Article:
Newswise — HOUSTON and San Diego, Calif― The University of Texas MD Anderson Cancer Center and Mirati Therapeutics, Inc. today announced a strategic research and development collaboration to expand the evaluation of Mirati’s two investigational small molecule, potent and selective KRAS inhibitors – adagrasib (MRTX849), a G12C inhibitor in clinical development, and MRTX1133, a G12D inhibitor in preclinical development, as monotherapy and in combination with other agents – which target two of the most frequent KRAS mutations in cancer.
The collaboration will combine MD Anderson’s clinical trial infrastructure and expertise with Mirati’s differentiated targeted oncology pipeline. Under the terms of the agreement, collaborative preclinical and clinical studies will be conducted in several solid tumors, including non-small cell lung, pancreatic, colorectal and gynecological cancers over the five-year period of the collaboration.
“This agreement embodies our commitment to further advancing our innovative KRAS programs and complementing our development efforts through strategic collaborations with those who share our vision for breakthrough science,” said Joseph Leveque, M.D., Executive Vice President and Chief Medical Officer, Mirati Therapeutics. “We look forward to working with MD Anderson to strengthen our scientific and clinical understanding of KRAS compounds in multiple tumor types with the goal of speeding delivery of new cancer treatments to patients.”
The collaborative studies will be overseen by a joint steering committee. Mirati will provide funding, study materials and other ongoing support throughout the term of the collaboration.
“Effective targeted therapies against mutant KRAS could address a major unmet need for many patients,” said Christopher Flowers, M.D., ad interim division head of Cancer Medicine at MD Anderson. “Our collaboration with Mirati represents an important opportunity to work toward advancing new treatment options for patients using novel KRAS inhibitors that target two of the most frequent KRAS mutations in common cancers.”
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About MD Anderson
The University of Texas MD Anderson Cancer Center in Houston ranks as one of the world's most respected centers focused on cancer patient care, research, education and prevention. The institution’s sole mission is to end cancer for patients and their families around the world. MD Anderson is one of only 51 comprehensive cancer centers designated by the National Cancer Institute (NCI). MD Anderson is ranked No.1 for cancer care in U.S. News & World Report’s “Best Hospitals” survey. It has ranked as one of the nation’s top two hospitals for cancer care since the survey began in 1990 and has ranked first 16 times in the last 19 years. MD Anderson receives a cancer center support grant from the NCI of the National Institutes of Health (P30 CA016672).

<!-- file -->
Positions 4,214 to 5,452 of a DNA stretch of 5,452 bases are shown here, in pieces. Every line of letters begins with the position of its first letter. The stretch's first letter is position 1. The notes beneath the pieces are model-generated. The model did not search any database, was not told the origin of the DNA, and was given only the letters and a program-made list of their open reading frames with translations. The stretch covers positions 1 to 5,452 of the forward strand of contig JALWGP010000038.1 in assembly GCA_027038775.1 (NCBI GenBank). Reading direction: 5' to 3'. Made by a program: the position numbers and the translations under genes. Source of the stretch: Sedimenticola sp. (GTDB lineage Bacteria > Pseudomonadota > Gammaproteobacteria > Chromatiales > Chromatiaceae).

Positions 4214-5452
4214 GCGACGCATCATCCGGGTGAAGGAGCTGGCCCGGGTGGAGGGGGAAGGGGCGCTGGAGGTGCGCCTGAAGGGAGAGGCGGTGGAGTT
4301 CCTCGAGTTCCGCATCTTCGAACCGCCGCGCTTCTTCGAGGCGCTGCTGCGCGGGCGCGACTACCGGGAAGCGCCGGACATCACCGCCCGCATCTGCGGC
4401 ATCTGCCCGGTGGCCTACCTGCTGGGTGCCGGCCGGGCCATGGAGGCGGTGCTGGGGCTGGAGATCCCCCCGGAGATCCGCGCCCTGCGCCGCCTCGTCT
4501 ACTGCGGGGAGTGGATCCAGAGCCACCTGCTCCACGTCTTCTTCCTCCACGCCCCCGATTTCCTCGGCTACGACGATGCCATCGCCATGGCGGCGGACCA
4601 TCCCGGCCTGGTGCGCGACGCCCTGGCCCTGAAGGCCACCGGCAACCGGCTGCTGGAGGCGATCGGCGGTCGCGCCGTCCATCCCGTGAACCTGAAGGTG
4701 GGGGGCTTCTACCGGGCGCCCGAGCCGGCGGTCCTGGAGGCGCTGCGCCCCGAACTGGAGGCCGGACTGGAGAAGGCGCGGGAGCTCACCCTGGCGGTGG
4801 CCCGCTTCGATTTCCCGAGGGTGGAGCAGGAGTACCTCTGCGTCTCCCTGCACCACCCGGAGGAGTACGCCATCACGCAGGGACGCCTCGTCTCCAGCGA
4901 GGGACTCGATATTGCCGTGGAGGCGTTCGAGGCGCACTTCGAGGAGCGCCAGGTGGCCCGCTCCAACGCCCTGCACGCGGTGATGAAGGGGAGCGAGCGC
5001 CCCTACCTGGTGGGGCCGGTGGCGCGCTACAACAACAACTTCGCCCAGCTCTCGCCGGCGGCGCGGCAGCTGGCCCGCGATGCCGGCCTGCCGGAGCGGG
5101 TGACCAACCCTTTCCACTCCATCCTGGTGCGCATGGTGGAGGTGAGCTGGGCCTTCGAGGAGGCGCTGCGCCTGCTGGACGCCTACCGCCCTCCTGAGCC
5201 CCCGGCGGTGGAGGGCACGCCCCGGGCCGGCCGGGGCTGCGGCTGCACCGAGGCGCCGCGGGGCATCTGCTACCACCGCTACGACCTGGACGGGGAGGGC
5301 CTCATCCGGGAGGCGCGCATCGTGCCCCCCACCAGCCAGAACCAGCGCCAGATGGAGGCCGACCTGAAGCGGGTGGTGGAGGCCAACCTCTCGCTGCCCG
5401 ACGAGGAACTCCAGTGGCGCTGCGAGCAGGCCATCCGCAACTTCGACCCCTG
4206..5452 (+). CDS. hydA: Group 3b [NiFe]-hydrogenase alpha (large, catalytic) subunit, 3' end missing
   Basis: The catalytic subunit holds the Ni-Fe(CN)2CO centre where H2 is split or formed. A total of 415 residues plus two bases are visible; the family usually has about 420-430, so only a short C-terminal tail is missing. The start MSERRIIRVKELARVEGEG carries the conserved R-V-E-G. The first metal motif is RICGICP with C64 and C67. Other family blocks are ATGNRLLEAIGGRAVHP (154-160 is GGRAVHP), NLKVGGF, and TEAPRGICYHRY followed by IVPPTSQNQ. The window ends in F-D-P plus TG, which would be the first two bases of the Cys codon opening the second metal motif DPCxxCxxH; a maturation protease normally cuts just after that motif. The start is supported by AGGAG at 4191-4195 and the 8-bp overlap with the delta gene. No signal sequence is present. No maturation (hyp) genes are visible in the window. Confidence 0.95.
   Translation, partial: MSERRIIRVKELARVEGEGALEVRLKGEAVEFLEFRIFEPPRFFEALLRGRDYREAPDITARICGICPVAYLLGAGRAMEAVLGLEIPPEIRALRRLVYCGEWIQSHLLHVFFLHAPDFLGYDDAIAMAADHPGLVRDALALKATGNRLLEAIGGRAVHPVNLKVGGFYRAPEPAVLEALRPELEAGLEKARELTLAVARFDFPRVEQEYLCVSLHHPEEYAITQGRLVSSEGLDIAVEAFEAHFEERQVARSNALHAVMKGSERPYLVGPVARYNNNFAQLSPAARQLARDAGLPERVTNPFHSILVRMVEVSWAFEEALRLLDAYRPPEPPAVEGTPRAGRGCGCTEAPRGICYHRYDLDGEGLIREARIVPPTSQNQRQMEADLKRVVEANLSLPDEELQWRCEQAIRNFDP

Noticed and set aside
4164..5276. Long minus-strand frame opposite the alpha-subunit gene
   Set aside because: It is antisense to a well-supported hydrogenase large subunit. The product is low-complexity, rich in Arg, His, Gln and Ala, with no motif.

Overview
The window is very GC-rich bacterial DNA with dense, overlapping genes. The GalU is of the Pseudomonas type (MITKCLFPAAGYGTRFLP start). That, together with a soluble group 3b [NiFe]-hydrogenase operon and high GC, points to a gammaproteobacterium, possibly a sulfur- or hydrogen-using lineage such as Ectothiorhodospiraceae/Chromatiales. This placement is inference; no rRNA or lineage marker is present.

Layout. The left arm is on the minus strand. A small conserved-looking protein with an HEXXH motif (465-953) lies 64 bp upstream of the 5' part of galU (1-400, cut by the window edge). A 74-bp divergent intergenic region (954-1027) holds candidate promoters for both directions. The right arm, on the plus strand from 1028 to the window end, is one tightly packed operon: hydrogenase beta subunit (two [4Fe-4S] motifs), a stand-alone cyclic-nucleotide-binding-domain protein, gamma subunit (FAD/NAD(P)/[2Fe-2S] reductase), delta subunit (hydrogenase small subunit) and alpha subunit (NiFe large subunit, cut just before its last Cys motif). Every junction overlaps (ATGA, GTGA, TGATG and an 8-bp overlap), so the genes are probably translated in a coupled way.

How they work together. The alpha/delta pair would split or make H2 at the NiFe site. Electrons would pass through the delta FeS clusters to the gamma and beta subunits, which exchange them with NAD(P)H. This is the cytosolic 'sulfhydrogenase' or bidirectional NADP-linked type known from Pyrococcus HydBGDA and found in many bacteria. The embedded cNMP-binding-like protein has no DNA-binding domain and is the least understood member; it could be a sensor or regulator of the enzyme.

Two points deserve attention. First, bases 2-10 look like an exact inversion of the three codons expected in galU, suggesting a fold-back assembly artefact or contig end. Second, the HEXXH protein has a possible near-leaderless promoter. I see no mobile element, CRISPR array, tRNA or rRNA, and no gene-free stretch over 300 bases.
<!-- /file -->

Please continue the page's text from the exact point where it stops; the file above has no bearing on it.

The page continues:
About Mirati Therapeutics
Mirati Therapeutics (NASDAQ: MRTX) is a San Diego-based late-stage biotechnology company relentlessly focused on translating drug discovery and research into new treatments for patients by advancing and delivering novel therapeutics that target the genetic and immunologic drivers of cancer. Mirati is advancing a novel pipeline to treat large patient populations across multiple programs and tumor types, including two programs, adagrasib and sitravatinib, in registration-enabling studies to treat non-small cell lung cancer (NSCLC).
Adagrasib is an investigational small molecule, potent and selective KRAS G12C inhibitor in clinical development as a monotherapy and in combinations. MRTX1133 is an investigational small molecule, potent and selective KRAS G12D inhibitor in preclinical development.
Sitravatinib is an investigational spectrum-selective inhibitor of receptor tyrosine kinases (RTK) designed to enhance immune responses through the inhibition of immunosuppressive signaling. Sitravatinib is being evaluated in multiple clinical trials to treat patients who are refractory to prior immune checkpoint inhibitor therapy, including a Phase 3 trial of sitravatinib in combination with nivolumab in NSCLC.